No trick — just a treat |

No trick — just a treat

Autumn approaches and candy is filling our store shelves. Is it a result of something with deeper meaning than a “dental conspiracy” drenched in sugar? October can be a month of conflicted thoughts for many — what I speak of is Halloween.

Should it be celebrated? Avoided? For some it’s easy to choose one way or the other because of widespread acceptance in our culture. It seems harmless enough, right? I don’t want to make a decision for you. I just want to share some of what I’ve learned regarding it’s origins for you to ponder:

Halloween has roots in a Celtic festival, a celebration of the end of the “lighter half” of the year and beginning of the “darker half.” Ancient Celts believed the border between this world and the “Otherworld” became thin on Samhain, allowing spirits (both harmless and harmful) to pass through. Family ancestors were honored and invited home while harmful spirits were warded off. It’s believed that this led to the wearing of costumes and masks to disguise oneself to confuse spirits and thus avoid harm.

The celebration of Halloween is an old tradition in Scotland and Ireland where people costumed themselves and carried lanterns carved from turnips or cut them with faces and placed them in windows to ward off evil spirits. People put out food for spirits and that practice turned into a more beneficial giving of food to beggars.

It’s more than obvious to see how these customs have had an influence on our modern culture. Rather than turnips, pumpkins are associated with Halloween in North America where they are readily available and much easier to carve. In case you’ve ever wondered about the story behind the carved “Jack-o-lantern” — here you go: It was said in Irish folklore there use to be a shrewd but lazy farmer “affectionately” known as Stingy Jack. Well Jack was able to trap the Devil (how is debated) and would only release him by getting him to promise to never take his soul. Anyhow, later in life Jack eventually died. His life of unrepentant thievery was too sinful for him to go to Heaven and because the Devil had promised to never take his soul Satan told Jack there was no place for him in Hell, either. Doomed to wander around in darkness, Jack asked the Devil how he’d see with no light. Holding a grudge, the Devil mockingly tossed him a never extinguishing coal from the fires of Hell. Jack’s favorite food was Turnip, so he carved one out and placed the ember in it as a lamp; a “Jack-o-lantern”.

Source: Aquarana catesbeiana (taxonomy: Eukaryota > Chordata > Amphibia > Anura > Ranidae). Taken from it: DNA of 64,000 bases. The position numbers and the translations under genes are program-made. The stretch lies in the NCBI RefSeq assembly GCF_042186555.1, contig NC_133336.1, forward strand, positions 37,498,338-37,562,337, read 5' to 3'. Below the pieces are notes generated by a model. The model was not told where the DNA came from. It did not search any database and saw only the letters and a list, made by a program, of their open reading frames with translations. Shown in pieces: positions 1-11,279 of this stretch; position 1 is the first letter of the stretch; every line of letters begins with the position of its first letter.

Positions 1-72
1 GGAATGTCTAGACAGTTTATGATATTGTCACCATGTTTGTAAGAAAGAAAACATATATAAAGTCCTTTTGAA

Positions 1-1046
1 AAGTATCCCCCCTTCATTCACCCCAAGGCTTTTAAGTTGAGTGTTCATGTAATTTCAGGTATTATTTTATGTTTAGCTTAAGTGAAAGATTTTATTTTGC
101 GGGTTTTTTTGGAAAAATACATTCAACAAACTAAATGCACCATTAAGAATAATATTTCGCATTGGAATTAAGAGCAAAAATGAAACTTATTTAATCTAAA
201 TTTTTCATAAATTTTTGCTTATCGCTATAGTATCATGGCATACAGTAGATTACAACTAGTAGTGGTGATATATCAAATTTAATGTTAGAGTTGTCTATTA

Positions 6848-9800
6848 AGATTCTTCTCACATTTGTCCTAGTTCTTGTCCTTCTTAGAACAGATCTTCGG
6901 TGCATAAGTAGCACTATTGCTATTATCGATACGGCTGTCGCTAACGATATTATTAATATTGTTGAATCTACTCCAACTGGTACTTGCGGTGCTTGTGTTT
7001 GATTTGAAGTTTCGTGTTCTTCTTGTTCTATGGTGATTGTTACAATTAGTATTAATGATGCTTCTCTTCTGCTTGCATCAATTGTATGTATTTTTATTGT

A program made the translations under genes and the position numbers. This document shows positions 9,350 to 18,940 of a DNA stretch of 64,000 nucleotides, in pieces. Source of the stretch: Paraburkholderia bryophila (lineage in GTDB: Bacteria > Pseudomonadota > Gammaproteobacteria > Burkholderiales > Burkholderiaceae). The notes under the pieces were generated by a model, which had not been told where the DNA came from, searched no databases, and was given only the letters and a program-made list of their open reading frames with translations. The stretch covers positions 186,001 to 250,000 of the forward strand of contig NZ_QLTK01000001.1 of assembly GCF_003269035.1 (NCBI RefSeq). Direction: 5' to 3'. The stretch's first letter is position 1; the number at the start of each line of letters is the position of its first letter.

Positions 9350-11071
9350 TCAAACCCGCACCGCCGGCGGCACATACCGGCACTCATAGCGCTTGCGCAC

Halloween often has themes of death, the occult, evil, magic or mythical monsters. Traditional characters include ghosts, witches, skeletons, vampires, werewolves, demons, bats and black cats. Telling ghost stories and viewing scary movies are common happenings at Halloween parties. Halloween episodes of television series and horror movies are commonly aired or released on or before the holiday to take advantage of the atmosphere.

Trick-or-treating is a customary activity for children on Halloween. Going in costume from house to house, asking for treats such as candy, with the question, “Trick or treat?” The word “trick” refers to a mostly not intended “threat” to perform mischief on the homeowners or their property if no treat is given.

Some feel concern about Halloween, and reject the holiday because they feel it trivializes — or celebrates paganism, the occult, or other practices incompatible with their beliefs and faith because of its origin as a pagan festival.

It is up to you to make your own decision regarding this, alternatives can be found in theme and celebration. If your seeking a more benign way of letting your kids have fun while letting them indulge their sweet tooth, maybe shun the “darker” side of the season by encouraging less monsters, ghosts, vampires, devils & witches and encouraging more super-heroes, cute animals, angels, princesses and such. Everyone loves a teddy bear or a Ladybug, am I right? Less questionable alternatives can readily be found and they’ll both result in candy — but I’ll let you discern your own intentions and decide for yourselves. Discover information and be cautious in your support. Enjoy a fall festival or event with a positive intention and be safe.

What I find an interesting perspective on this whole thing is what adds to balance and reinforces my personal beliefs; it’s based on a law of physics (Isaac Newton): “for every action there is an equal and opposite reaction”. My simple vernacular is “you can’t have one without the other”. We know what “dark” is because of “light”, we know what “black” is because of “white”, we know “wrong” because of “right” — and because of the devil we can know God.

Anthony Rabak lives in Alta Sierra.

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